Katharina Cavano l Palladium - Jun 06 2022
How to Help Health Startups and Entrepreneurs Be Commercially Viable

The private healthcare market in low- and middle-income countries (LMICs) has grown significantly in the last decade and only increased in importance during the COVID-19 pandemic. Businesses that work across the health sector play an important role in driving innovation, increasing impact, and filling gaps and needs that the public sector can’t meet.

But many health entrepreneurs struggle to scale their ideas into viable businesses. For example, during the “post-launch” stage, many businesses in LMICs fail as they accrue operational expenses, such as staffing and product development, but have not yet acquired the customer base and revenue needed to cover those costs.

While in this stage, these businesses are too large for microfinance loans, but too small and early-stage for most private financing available, leaving many to fail entirely. But according to a new brief, Improving Health Outcomes by Delivering the Right Support to Private Health Start-ups, the right mix of business development and financing can be key to ensuring their success – providing it’s tailored to a business’ phase of development, markets, and unique needs.

In the health sector in LMICs, this business-oriented support is still emerging, partly due to the large contributions of donors and official development assistance for health service delivery over decades. When people’s lives are at stake, the most expedient way to achieve impact has generally been through grants for direct service and commodity procurement.

Stephanie Gallagher, Palladium Senior Technical Advisor and co-author of the brief Improving Health Outcomes, explains that there is a tension in the health sector between quickly growing start-up businesses and ensuring patient safety. “Though the pandemic spurred innovation and growth in the private healthcare market with a focus on digital solutions filling gaps that the public sector couldn’t address, businesses have to be wary of growing at such a fast pace that it’s unsafe for their users,” Gallagher says.

“There is a difference between start-ups selling consumer goods products and those providing life-saving medicines and services. The business development services and financing support we provide to them to grow their businesses must take this into account.”

Success Requires Partnerships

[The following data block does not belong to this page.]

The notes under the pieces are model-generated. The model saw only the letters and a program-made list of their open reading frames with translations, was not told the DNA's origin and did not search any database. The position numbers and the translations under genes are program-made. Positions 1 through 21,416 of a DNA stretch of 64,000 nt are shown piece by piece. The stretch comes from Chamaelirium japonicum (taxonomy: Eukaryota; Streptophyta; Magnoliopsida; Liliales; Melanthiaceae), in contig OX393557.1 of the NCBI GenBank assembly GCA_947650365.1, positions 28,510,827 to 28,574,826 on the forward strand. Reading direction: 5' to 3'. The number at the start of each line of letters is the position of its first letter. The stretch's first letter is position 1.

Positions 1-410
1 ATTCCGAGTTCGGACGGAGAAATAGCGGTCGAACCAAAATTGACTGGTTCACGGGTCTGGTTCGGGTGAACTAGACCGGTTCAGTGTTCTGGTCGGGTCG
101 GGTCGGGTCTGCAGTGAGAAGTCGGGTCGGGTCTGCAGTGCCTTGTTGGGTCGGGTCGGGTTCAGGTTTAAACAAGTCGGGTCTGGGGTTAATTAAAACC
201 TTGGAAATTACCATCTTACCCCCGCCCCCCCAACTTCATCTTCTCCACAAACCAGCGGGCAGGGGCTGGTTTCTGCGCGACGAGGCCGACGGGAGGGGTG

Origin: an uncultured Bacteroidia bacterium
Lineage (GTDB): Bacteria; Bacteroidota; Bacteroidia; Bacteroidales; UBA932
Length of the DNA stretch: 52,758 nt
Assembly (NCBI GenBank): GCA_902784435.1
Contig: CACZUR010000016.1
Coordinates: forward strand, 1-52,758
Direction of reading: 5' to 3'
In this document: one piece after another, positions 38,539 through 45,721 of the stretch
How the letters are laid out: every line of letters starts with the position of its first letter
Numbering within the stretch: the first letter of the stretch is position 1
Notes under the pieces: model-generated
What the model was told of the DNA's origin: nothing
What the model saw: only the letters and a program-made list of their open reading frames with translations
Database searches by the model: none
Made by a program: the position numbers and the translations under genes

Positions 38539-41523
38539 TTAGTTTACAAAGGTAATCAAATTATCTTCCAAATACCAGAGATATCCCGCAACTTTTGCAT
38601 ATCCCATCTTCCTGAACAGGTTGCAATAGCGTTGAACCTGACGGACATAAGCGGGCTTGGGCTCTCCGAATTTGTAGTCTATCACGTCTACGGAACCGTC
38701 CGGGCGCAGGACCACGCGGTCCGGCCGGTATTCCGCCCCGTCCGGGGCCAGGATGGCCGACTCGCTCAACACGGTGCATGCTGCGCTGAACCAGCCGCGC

As new health emergencies emerge, further stretching the demand on limited public resources, additional people and companies innovating to deliver health services and commodities will continue to be required. The brief finds that as a result, business development services’ providers and novel forms of blended and private capital to support health enterprises must also expand to ensure their success and scale.

While many businesses in the sector, especially in LMICs have long relied upon development or international aid funding, the addition of private sector capital is critical. “The problem, Gallagher notes, is that many health entrepreneurs and businesses are unable to access commercial sources of capital, whether it’s because they’re from rural communities, or simply don’t have the right connections, credit history and past performance to receive financing.

“A lot of health startups are founded by people from the communities they’re serving, and they have fantastic ideas and really know what to do and what’s needed but aren’t connected to or even aware of financial institutions and business development service providers that can support their growth.”

But with the right financing and business development support, health startups can make a meaningful difference in the sector. “Although there are still barriers to accessing digital solutions in LMICs, entrepreneurs are consistently and creatively using technology to provide services that leapfrog past the bloated infrastructure and heavy-handed health systems that we see in high-income countries,” explains Gallagher.

Though she acknowledges that many health startups have flourished in a largely unregulated environment, she maintains there’s still room for course correction as startups have and will continue to play an important role in innovation for the health sector. “The public sector can’t do it alone and that’s where health start-ups and entrepreneurs come into play.”

The brief showcases two successful health startups, both female- and locally founded and led, that with access to blended finance and support through an incubator program, are now flourishing.

Download the report and contact info@thepalladiumgroup.com for more information.